Tuesday, a Chicago judge acquitted three police officers accused of covering up the murder of then 17-year-old Laquan McDonald in 2014.
The judge’s ruling comes despite major discrepancies between the three officers’ reports as well as dash cam footage that contradicts police claims that McDonald was approaching them aggressively at the time he was shot.
White police officer Jason Van Dyke shot McDonald, who was black, 16 times and was convicted of second-degree murder in October last year.
Preliminary data from the National Law Enforcement Officers Memorial Fund indicates a 12% increase in law enforcement deaths in 2018.
And the major culprit is gunfire.
As of the report’s release, 144 federal, state, and local law enforcement officers have been killed in the line of duty, an increase from 129 officers who died in 2017.
The white police officer who shot and killed Botham Jean in his own apartment in Texas has recently been indicted for murder.
Originally, Guyger was charged with manslaughter, but a grand jury has decided to pursue the murder charge against her following court testimony.
Guyger had entered the apartment of 26-year-old Botham Jean, who is African-American, on the evening of September 6 and shot and killed Jean, claiming she thought that she was in her own apartment and that he was an intruder.
Jemel Roberson was subduing an active shooter at a bar in a neighborhood outside Chicago when he was shot by the police officers who are blaming him for his death.
It’s a painfully familiar story: a black man in the wrong place at the wrong time, trying to do the right thing.
Roberson was a security guard for Manny’s Blue Room bar in Robbins, Illinois, who was subduing an active shooter in the bar when police entered the building and shot him dead.
Just hours before his dismissal Wednesday, Jeff Sessions signed into law a last-minute order restricting the use of consent decrees.
A consent decree is an agreement between two parties that settles a dispute without assigning guilt or liability to either party.
Sessions’ order will limit the ability of law enforcement officers to take advantage of these types of agreements between the Justice Department and local police departments to force through change in instances where the police department has been accused of civil rights violations.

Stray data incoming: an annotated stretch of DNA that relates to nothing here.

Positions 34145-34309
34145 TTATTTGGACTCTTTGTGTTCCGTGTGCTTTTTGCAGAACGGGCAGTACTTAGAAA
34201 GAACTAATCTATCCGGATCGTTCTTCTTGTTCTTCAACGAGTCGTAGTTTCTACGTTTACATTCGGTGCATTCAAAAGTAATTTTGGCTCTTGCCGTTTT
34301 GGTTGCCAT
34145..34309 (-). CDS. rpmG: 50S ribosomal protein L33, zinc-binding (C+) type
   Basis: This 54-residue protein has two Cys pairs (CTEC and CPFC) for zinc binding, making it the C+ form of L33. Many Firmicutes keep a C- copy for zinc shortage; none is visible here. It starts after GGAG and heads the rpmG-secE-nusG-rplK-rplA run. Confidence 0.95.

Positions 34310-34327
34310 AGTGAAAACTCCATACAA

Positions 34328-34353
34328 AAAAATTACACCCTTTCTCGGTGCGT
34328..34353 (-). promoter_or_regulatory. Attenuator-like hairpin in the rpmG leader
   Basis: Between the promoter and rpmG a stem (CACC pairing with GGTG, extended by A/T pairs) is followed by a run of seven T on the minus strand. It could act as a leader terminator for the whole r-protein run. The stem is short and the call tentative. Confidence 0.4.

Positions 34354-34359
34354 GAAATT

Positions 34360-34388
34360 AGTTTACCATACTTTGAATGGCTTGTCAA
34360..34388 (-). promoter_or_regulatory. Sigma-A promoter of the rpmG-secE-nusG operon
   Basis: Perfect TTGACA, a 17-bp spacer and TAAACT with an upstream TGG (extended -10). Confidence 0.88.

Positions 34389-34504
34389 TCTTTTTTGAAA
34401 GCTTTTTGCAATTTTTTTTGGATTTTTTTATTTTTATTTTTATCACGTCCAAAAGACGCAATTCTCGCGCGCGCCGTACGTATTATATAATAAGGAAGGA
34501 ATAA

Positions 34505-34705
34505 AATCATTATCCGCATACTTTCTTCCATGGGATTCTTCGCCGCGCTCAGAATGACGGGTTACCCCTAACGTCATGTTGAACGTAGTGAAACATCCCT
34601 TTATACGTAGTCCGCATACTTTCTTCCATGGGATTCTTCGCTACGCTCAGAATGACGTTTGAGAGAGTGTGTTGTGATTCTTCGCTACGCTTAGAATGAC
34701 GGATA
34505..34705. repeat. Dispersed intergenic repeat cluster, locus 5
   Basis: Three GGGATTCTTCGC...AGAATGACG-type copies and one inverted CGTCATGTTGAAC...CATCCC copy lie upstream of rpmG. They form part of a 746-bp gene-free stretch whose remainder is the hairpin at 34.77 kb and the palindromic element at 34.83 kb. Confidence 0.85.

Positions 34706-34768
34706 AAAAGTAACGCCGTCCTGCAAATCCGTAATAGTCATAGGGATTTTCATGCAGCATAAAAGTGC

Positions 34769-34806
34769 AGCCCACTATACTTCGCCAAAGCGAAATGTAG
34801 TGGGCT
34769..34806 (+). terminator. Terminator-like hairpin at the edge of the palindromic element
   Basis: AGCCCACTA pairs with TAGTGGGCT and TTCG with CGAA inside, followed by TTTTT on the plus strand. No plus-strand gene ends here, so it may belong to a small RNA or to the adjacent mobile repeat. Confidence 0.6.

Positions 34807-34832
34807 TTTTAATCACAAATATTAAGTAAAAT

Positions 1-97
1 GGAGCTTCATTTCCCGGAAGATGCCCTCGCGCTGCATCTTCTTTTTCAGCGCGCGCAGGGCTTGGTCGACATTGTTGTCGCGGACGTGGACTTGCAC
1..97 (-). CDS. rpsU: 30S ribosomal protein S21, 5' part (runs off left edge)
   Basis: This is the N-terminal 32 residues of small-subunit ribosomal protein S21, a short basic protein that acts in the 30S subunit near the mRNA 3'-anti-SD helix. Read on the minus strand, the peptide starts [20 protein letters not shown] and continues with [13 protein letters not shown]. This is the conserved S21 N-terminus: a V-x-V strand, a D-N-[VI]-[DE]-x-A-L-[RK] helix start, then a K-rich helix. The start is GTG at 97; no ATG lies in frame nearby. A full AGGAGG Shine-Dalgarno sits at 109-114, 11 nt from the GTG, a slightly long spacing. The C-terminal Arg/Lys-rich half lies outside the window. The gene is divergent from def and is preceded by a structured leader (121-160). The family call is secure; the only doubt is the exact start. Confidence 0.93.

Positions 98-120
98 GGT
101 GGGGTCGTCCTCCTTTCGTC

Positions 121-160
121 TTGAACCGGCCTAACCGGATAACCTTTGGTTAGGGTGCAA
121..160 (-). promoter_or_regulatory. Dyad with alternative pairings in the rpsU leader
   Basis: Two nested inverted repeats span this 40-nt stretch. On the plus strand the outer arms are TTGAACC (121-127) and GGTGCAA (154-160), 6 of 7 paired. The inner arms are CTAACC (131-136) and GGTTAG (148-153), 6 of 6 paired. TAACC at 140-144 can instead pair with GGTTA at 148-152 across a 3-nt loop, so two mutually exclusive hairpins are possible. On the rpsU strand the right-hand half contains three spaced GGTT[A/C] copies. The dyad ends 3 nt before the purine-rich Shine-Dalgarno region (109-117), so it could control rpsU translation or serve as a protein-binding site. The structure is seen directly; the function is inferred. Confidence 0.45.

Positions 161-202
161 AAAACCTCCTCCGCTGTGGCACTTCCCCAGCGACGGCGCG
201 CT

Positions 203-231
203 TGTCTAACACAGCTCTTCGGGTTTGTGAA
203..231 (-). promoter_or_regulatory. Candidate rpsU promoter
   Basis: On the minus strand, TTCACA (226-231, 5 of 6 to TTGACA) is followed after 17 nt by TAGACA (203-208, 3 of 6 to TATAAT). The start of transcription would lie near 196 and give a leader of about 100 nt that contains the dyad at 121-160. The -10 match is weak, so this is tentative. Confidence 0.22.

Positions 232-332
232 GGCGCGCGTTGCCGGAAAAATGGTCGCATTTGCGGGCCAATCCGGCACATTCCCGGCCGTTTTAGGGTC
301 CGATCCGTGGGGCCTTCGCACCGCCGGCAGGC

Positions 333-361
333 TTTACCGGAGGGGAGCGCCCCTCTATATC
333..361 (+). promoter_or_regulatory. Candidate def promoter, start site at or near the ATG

Officer Jason Van Dyke has been found guilty of second-degree murder after fatally shooting African-American teen Laquan McDonald in 2014.
The jury read a verdict of aggravated assault for each of the 16 bullets he fired at McDonald in addition to the charge of murder in the second degree.
Van Dyke is the first officer in Chicago to stand trial for a murder while on duty in 50 years.
The Dallas Police Department has fired Officer Amber Guyger, 30, after she shot and killed Botham Jean, 26, in his own apartment.
The incident sparked national outrage with protesters demonstrating for more than a week after his death.
There were multiple accounts of how the shooting took place and there were frequent discrepancies in Guyger’s recollection of events, prompting confusion and suspicion from many.
A Baltimore, Maryland police officer resigned after footage of him brutally beating a man was released.
The yet as unidentified officer is seen in the video repeatedly punching 26-year-old DaShawn McGrier, who had attempted to avoid the officer due to a “history” between them.
The officer punched McGrier to the ground and continued beating him, pinning him to the ground with an arm at his throat. McGrier never fought back.
And Eric Garner’s family is still seeking accountability for his death at the hands of New York City police officers in 2014.
This past Tuesday marked the four-year anniversary of Eric Garner’s murder, after which his dying words, “I can’t breathe,” went viral and became a rallying cry for the Black Lives Matter and anti-police terror movements.
Garner was killed by a white New York City police officer who put him in a fatal chokehold and refused to release him even though he can be heard repeatedly telling the officer he could not breathe in cell phone video footage of the incident.
A jury in Florida “awarded” the family of Gregory Vaughn Hill Jr. an insulting $4 after he was shot through his garage door and killed by Sheriff’s Deputy Christopher Newman who was responding to a complaint about loud music.
The incident occurred in 2014. Newman was accompanied by Deputy Edward Lopez, and the two knocked on both the garage and front door upon arriving at the property.
The garage door opened, revealing Hill, who Lopez claimed had a gun. The garage door then closed, and despite the door being shut, Newman proceeded to fire his handgun through the door, hitting Hill three times — twice in the abdomen and once in the head.
Authorities did not realize Hill had been killed until after a SWAT team arrived and released chemicals into the home.
His body was found with an unloaded handgun in his back pocket.